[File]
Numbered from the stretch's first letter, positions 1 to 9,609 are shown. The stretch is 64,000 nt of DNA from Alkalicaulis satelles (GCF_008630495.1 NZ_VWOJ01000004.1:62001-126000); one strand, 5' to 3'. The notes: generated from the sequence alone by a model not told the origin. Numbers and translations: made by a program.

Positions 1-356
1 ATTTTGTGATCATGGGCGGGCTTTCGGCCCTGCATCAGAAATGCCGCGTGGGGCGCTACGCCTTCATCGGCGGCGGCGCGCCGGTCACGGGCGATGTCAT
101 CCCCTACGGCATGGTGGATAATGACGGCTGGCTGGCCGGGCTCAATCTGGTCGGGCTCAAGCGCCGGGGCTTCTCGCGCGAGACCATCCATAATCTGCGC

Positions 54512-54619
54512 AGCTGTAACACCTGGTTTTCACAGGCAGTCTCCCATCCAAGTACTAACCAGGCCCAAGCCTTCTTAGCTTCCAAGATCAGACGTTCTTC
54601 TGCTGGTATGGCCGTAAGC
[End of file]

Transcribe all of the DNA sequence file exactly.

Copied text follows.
Numbered from the stretch's first letter, positions 1 to 9,609 are shown. The stretch is 64,000 nt of DNA from Alkalicaulis satelles (GCF_008630495.1 NZ_VWOJ01000004.1:62001-126000); one strand, 5' to 3'. The notes: generated from the sequence alone by a model not told the origin. Numbers and translations: made by a program.

Positions 1-356
1 ATTTTGTGATCATGGGCGGGCTTTCGGCCCTGCATCAGAAATGCCGCGTGGGGCGCTACGCCTTCATCGGCGGCGGCGCGCCGGTCACGGGCGATGTCAT
101 CCCCTACGGCATGGTGGATAATGACGGCTGGCTGGCCGGGCTCAATCTGGTCGGGCTCAAGCGCCGGGGCTTCTCGCGCGAGACCATCCATAATCTGCGC

Positions 54512-54619
54512 AGCTGTAACACCTGGTTTTCACAGGCAGTCTCCCATCCAAGTACTAACCAGGCCCAAGCCTTCTTAGCTTCCAAGATCAGACGTTCTTC
54601 TGCTGGTATGGCCGTAAGC